I think my roots are showing, and I don't mean my hair.( Cheap Spaghetti Dinner Details )
I just came from a visit to the Michigan Food Stamp Challenge website
, and I'm amazed at some of the difficulties people are having at meeting this challenge. I know that $1 a meal is pretty difficult, and you have to be creative and buy what's on sale and in bulk whenever possible. I know that several people doing the challenge are cooking for only 1 or 2 people, which actually makes the challenge harder, because you can't take advantage of some of the larger bulk deals.
But I never realized I'd be going through my first day feeling absolutely jazzed at the great deals I'm finding, and then seeing everyone else at the website talking about how hungry they are. Are the Meijer and Kroger where I live just that much cheaper, or is our group just out of practice with bargain-hunting?
For example, I recall reading about someone who said 2 pieces of bread cost $.26, or $.13 a slice. But my loaf of Kroger white bread cost $.99, and at 21 slices that's 4.7 cents a slice, or $.09-$.10 for 2 slices. At the cost of $.13 a slice, the equivalent loaf would have cost $2.73, which seems a bit expensive for bread (at least for this week).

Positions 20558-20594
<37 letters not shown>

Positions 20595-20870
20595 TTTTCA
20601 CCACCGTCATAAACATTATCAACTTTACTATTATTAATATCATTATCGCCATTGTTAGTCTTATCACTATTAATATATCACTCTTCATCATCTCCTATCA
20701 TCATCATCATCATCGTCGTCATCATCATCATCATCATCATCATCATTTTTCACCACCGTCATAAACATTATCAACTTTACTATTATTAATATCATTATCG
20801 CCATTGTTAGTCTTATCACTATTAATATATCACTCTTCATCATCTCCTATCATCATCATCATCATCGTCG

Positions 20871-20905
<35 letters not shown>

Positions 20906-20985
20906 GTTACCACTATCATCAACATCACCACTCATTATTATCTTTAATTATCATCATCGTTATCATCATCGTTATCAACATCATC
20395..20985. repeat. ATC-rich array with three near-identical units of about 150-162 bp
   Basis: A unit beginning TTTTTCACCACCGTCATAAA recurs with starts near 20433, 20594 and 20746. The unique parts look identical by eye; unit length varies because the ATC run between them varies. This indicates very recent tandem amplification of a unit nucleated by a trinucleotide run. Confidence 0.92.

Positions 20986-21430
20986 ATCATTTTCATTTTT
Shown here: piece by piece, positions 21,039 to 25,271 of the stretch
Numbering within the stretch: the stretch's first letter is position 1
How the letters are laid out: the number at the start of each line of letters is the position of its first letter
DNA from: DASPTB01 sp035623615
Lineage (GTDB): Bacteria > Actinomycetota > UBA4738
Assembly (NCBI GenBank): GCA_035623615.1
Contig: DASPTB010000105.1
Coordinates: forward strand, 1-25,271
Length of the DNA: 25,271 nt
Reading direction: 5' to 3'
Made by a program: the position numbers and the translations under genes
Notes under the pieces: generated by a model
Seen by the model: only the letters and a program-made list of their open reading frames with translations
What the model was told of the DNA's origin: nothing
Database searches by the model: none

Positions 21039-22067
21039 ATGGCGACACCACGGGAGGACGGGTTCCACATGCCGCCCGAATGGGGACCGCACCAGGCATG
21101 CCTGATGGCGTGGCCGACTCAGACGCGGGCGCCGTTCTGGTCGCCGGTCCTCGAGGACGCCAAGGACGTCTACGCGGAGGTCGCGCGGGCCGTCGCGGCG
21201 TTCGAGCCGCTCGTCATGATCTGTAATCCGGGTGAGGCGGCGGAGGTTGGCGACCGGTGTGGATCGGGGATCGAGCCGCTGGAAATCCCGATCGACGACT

Someone else purchased ground beef for about $3.93 a pound, which is a crappy price to pay if you're on a budget. Ground sirloin (the good stuff) costs about that price, but ground chuck when it's not on sale (which it often is) usually goes for about $3.19 a pound. Bulk hamburger often goes for even cheaper ($1-$2 per lb).
But maybe it's just my working class roots.
I know that my S.O. isn't participating in the Food Stamp Challenge because he's very picky about food and knows that you have to sacrifice quality for quantity when you're living on a $1 budget. We actually cooked separate sauces and hamburger for the spaghetti tonight because my budget doesn't let me purchase ingredients for the good stuff. His family growing up was firmly middle-class, with possibly high-middle-class tastes in some things, and it shows in everything from the cuts of meat that he chooses at the meat counter to his willingness to waste food on occasion.
I know if I were working a low-wage job right now, I wouldn't be putting bacon on my shopping list, or high-grade hamburger, or tofu for that matter, even though these are things my S.O. and I buy regularly.
So I'm wondering if perhaps at least some people doing the challenge are having the problem of being too middle-class in their tastes. Of course, I don't think I know anyone personally who is doing the challenge, so that might not be an accurate speculation. And I sincerely hope I don't offend anyone by that statement. But I when I read about PB&J's that cost a whole $1 to make, I have to wonder at least a little bit if the ingredients might have been just a little too high quality?
However, I did find out about The Angel Food Network
as a resource for people who really do have trouble making ends meet. :)